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Vaginal discharge guide

Vaginal discharge

Vaginal discharge is any fluid that comes from the vagina. It plays a protective role in keeping the vagina moist, clean, and infection-free. It is a usual chief complaint among women of reproductive age. A thorough history, examination, and testing can help distinguish between physiological and pathological discharge and its causes.

Physiological discharge

Physiological vaginal discharge is clear, colorless/white, odorless, and contributed by lactobacilli (normal vaginal flora), ensuring the normal vaginal pH is maintained between 3.8 and 4.5. Hormonal levels influence the consistency and quantity of the discharge. They are variable throughout the menstrual cycle, being very wet and stretchy like raw egg white during the ovulatory phase and thick and sticky for most of the remaining cycle. Furthermore, the discharge becomes excessive during pregnancy, arousal, and contraceptive usage. It reduces with menopause due to a decline in estrogen levels.

Abnormal pathological discharge

A difference in color, consistency, quantity, and odor frequently depicts abnormal vaginal discharge. Accompanying symptoms may include itching, burning, dyspareunia, dysuria, lower abdominal/pelvic pain, and postcoital/intermenstrual bleeding.

Etiological factors include:

  • Infective causes:
    • Non-STIs:
      1. Bacterial Vaginosis
      2. Vulvovaginal Candidiasis (yeast infection)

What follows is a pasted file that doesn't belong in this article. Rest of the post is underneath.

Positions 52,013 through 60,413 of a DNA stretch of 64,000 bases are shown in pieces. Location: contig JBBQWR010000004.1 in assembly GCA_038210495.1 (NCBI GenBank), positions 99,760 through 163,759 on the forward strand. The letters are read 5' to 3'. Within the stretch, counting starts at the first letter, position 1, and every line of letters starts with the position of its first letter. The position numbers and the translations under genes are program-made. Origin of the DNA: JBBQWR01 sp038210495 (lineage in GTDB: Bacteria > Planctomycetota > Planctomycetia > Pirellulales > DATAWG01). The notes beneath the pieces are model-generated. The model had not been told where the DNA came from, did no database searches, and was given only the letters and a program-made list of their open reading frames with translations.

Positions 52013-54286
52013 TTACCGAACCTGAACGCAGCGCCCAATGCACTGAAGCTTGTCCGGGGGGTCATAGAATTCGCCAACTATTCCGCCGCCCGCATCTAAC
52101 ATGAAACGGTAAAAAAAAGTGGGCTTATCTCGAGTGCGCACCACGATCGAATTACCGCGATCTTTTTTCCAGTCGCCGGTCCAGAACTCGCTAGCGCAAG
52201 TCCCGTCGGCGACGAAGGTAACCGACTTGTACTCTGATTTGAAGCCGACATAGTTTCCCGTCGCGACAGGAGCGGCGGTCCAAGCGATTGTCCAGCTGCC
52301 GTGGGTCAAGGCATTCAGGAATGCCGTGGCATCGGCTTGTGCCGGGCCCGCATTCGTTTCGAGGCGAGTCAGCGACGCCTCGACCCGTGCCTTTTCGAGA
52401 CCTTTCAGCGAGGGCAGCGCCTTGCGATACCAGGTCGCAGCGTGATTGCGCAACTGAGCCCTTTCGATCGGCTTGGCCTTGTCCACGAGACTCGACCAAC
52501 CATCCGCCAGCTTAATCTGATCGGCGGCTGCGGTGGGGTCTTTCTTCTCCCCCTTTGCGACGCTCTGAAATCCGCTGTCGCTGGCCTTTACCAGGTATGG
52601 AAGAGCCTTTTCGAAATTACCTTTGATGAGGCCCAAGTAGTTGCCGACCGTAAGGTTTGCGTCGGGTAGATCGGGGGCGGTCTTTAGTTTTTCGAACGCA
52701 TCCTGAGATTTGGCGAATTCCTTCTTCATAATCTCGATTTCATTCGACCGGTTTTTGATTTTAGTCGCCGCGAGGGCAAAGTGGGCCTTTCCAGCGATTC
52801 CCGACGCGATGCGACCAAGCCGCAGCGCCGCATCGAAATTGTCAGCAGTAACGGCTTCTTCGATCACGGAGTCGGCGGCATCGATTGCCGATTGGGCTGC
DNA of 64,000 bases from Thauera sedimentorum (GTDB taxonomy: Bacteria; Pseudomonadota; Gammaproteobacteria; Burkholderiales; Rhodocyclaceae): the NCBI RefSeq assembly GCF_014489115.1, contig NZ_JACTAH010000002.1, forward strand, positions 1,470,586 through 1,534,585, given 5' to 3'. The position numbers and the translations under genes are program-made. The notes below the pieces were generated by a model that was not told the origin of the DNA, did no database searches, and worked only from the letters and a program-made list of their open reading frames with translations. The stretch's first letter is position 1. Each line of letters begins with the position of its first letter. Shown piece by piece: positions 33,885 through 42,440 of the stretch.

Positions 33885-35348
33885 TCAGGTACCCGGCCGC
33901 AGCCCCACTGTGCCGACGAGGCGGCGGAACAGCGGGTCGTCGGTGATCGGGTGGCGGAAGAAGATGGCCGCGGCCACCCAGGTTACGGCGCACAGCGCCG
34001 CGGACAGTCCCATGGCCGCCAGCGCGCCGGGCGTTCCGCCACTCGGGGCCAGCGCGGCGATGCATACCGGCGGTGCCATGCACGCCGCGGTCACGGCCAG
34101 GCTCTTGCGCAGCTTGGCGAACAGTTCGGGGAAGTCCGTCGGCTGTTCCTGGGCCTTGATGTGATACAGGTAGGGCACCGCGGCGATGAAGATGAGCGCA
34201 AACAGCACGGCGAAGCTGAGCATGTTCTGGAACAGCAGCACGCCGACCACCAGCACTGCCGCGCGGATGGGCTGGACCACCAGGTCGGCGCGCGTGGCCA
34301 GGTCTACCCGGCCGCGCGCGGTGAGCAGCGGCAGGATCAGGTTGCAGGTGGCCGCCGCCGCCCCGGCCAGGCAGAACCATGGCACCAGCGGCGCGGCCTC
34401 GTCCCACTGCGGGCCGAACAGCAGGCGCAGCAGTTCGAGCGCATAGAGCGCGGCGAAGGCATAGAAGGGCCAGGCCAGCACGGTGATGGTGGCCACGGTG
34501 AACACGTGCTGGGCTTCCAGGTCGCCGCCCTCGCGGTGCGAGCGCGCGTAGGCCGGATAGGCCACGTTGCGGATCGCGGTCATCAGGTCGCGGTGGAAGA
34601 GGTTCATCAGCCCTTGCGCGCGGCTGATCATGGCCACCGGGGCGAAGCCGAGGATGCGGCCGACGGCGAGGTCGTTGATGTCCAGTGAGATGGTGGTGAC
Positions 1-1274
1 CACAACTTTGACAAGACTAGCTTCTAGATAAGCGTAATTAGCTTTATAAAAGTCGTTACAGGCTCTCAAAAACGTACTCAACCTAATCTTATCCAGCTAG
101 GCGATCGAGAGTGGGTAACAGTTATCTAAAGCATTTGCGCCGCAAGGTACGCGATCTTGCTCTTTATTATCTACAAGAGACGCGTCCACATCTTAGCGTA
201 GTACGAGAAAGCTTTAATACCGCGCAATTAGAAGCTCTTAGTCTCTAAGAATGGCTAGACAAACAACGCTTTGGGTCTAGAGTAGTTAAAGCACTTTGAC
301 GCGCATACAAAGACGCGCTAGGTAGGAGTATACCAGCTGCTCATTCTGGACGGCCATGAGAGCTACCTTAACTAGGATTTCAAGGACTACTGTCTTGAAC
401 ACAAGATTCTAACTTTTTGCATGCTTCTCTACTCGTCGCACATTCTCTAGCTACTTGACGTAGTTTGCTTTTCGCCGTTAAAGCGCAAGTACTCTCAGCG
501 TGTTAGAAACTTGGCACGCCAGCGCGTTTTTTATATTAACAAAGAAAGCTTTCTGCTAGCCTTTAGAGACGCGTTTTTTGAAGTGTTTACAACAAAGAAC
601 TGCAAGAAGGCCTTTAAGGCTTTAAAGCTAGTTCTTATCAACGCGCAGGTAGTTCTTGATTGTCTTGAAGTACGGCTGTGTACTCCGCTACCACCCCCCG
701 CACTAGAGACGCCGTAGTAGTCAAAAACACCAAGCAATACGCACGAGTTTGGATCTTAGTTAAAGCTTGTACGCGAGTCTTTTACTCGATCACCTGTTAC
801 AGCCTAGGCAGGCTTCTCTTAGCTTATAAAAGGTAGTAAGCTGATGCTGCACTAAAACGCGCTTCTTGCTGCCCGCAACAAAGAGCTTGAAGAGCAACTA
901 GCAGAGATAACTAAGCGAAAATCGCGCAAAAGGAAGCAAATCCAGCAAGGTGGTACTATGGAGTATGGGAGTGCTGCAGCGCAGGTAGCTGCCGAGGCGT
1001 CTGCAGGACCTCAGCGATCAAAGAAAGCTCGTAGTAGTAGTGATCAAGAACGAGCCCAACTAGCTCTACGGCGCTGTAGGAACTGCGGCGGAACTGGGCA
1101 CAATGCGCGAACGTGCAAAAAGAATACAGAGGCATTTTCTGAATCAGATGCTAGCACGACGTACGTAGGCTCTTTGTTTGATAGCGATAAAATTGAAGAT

• Sexually transmitted infections (STIs):
      1. Trichomonas Vaginalis
      2. Gonorrhea
      3. Chlamydia
    • Irritants:
      • Perfumes, deodorants
      • Douching
      • Excessive washing intravaginally
    • Drug-Induced
    • Foreign body:
      • Intrauterine contraceptive devices (IUCDs)
      • Retained tampons
    • Atrophic Vaginitis
    • Fistulae
    • Benign & malignant tumors of the genital tract
    • Trauma:
      • Perineal repair or vaginal surgery
      • Vaginal vault granulation tissue (often seen after total abdominal hysterectomy)

Infections are the leading cause of the pathological discharge and have unique distinguishing factors.

Bacterial vaginosis is one of the most typical causes of abnormal vaginal discharge. It is characterized by a gray/white, thin discharge having a “fishy” odor and associated vaginal pruritis and burning urination when accompanied by candidiasis.

Vulvovaginal candidiasis, another common cause of pathological discharge, presents with a white, thick, curdy “cottage cheese” discharge, commonly odorless and associated with vulvovaginal pruritis, swelling, skin excoriation, and burning urination.

Trichomonas vaginitis presents a yellow-green, frothy discharge with a “fishy” odor and associated soreness, pruritis, dyspareunia, and dysuria. A pelvic examination usually reveals a strawberry cervix. The male partner may also complain of dysuria, pain during ejaculation, thin, white penile discharge, and swelling and redness around the glans penis.

Gonorrhea presents a green or yellow, thick discharge with a “mushroom-like” odor and associated dysuria and intermenstrual bleeding. Similar discharge and dysuria may be seen in the male partner, although infected men and women may be asymptomatic. Moreover, it can also be passed from an infected mother to a newborn infant after vaginal delivery.